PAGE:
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This Old Crack House

From log house to farmhouse. Farmhouse to townhouse. Townhouse to apartment house. Apartment house to crack house. Crack house to our house. Our house to our home.

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Monday, February 04, 2008

Got Crack?

It's annoying, no, it's really annoying when you spend all kinds of time in the summer repairing, then smoothing out your walls and ceiling, painting them with primer, insulating the attic and then, only then, when the weather gets cold, they crack up like hell! It looks like a plate tectonics map on my wall! Don't even mention the ceiling. The cracks are all hairline cracks. That is the only good thing. That and the fact that we haven't painted the walls with anything other than white primer. These cracks could have always been in the original wall and are now appearing because the weather got cold. On the other hand, since the attic is now insulated they may be forming because the air flow pattern of the room has changed for the first time in 163 years and the house is pissed off. Anyway, I already fixed them and it seems to be working. (I had to do something between coats of paint on a closet door.)Years ago I saw something on "Good Morning America" or something like it about fixing cracks in walls. One solution was to fill the cracks with latex caulk. I have done that before but these cracks are way too fine to fill with caulk. So I did the next thing that I remembered. I found the bucket of white exterior latex paint that I had stashed away in basement and, using a 1" brush, painted over all the cracks with three coats of paint. I made sure to fill the cracks with paint if it was possible. The theory behind this is that as the walls expand and contract the latex paint will stretch over the cracks and they shouldn't reappear through the paint. Of course when I came back to put the second or third coats on I would always find a few more cracks and I bet if I looked again today there would be even more. I would post a picture but with all that white it would be like trying to spot a white cat in a snow storm. Oh well. The way I see it the house is just living up to its name!


At 2/04/2008 2:39 PM, Blogger Scott Robichaud said...

maybe the house just misses all the crack...

Sounds like it's adjusting to the new insulation to me too.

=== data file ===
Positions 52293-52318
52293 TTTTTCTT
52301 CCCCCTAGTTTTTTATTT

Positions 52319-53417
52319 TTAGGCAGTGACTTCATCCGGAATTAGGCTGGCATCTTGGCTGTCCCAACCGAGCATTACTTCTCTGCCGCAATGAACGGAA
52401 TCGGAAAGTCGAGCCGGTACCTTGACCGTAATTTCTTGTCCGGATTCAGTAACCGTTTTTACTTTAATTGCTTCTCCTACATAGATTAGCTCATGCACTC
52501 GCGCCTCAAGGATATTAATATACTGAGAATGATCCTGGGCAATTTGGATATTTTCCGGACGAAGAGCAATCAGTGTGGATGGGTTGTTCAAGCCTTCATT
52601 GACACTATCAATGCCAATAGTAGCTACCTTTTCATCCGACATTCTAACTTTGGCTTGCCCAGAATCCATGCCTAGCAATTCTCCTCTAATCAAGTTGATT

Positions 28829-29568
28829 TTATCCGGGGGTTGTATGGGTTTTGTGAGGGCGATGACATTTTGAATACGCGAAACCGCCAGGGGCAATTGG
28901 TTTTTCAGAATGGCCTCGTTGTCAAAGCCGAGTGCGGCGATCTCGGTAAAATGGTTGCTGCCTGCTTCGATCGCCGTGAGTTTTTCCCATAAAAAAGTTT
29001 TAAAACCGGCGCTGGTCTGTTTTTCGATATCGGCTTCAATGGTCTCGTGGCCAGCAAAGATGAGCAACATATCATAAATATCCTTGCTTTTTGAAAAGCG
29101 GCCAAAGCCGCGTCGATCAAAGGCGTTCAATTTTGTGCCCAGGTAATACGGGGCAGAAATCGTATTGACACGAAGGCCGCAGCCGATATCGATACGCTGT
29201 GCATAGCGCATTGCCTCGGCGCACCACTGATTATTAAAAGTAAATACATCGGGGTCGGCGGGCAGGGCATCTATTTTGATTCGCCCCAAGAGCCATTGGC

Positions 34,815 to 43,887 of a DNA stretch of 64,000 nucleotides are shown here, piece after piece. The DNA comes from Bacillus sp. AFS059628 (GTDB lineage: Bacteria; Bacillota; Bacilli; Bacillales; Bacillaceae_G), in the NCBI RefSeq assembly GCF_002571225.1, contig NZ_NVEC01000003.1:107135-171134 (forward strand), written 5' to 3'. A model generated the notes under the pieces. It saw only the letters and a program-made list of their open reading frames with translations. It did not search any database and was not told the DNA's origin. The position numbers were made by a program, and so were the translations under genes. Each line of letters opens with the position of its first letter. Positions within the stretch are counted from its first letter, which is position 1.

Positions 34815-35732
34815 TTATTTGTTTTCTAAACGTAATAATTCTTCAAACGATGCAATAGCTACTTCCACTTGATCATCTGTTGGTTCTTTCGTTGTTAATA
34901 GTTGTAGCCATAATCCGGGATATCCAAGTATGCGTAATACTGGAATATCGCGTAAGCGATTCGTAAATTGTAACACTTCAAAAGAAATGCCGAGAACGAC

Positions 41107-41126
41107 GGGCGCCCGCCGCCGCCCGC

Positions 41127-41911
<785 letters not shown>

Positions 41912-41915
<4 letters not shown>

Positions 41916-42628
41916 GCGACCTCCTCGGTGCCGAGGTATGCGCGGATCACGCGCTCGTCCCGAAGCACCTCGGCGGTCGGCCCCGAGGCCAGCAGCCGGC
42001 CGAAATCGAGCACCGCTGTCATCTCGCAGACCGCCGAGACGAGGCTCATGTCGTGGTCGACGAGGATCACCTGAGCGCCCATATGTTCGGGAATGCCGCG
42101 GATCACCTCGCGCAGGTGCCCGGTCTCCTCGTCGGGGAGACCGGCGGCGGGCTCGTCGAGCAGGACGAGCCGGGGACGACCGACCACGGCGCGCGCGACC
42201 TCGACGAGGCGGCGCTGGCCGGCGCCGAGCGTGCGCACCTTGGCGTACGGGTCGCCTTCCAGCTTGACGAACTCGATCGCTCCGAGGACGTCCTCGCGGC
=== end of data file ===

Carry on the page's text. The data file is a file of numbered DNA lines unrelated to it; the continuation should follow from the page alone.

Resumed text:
At 2/04/2008 6:58 PM, Blogger Iowa Greyhound said...

It's amazing how a perfect ceiling is not so perfect if you look at the details. I guess that's what they call character.

At 2/05/2008 9:41 PM, Anonymous Anonymous said...

That sucks. Are you using heat in the house now? If so, maybe this had an effect. Your solution sounds good. When I had my house in Texas we suffered the usual "shifting sands" foundation wackiness and had cracks which we caulked before paint. It did work well but you're right, the cracks need to be sizeable for it to work.


At 2/08/2008 2:28 PM, Anonymous Anonymous said...

How's the humidity level in your house? I had a similar problem with the lath and plaster in my house until I installed a humidifier on the furnace to keep the humidity constant. Winter up here (Alberta, Canada) really dries the air out. Unless you're living in the house and constantly adding humidity from cooking, showers, etc. you may need to supplement the moisture level in the air to keep shrinkage cracks from forming.

At 2/11/2008 7:22 PM, Blogger loretta said...

Did you smooth the walls with Joint Compound? Have you worked with a particular joint compound that you would recommend for smoothing walls and repairing cracks?

At 2/11/2008 11:19 PM, Blogger Gary said...

Yes the walls were smoothed with joint compound. I use the lightweight Sheetrock stuff that comes premixed at Lowes or Home Depot and sometimes I use a final pass with the "Topcoat" which is more creamy and good at getting those last few dings. I put the fiberglass mesh tape over the obvious cracks too but this doesn't always work either.


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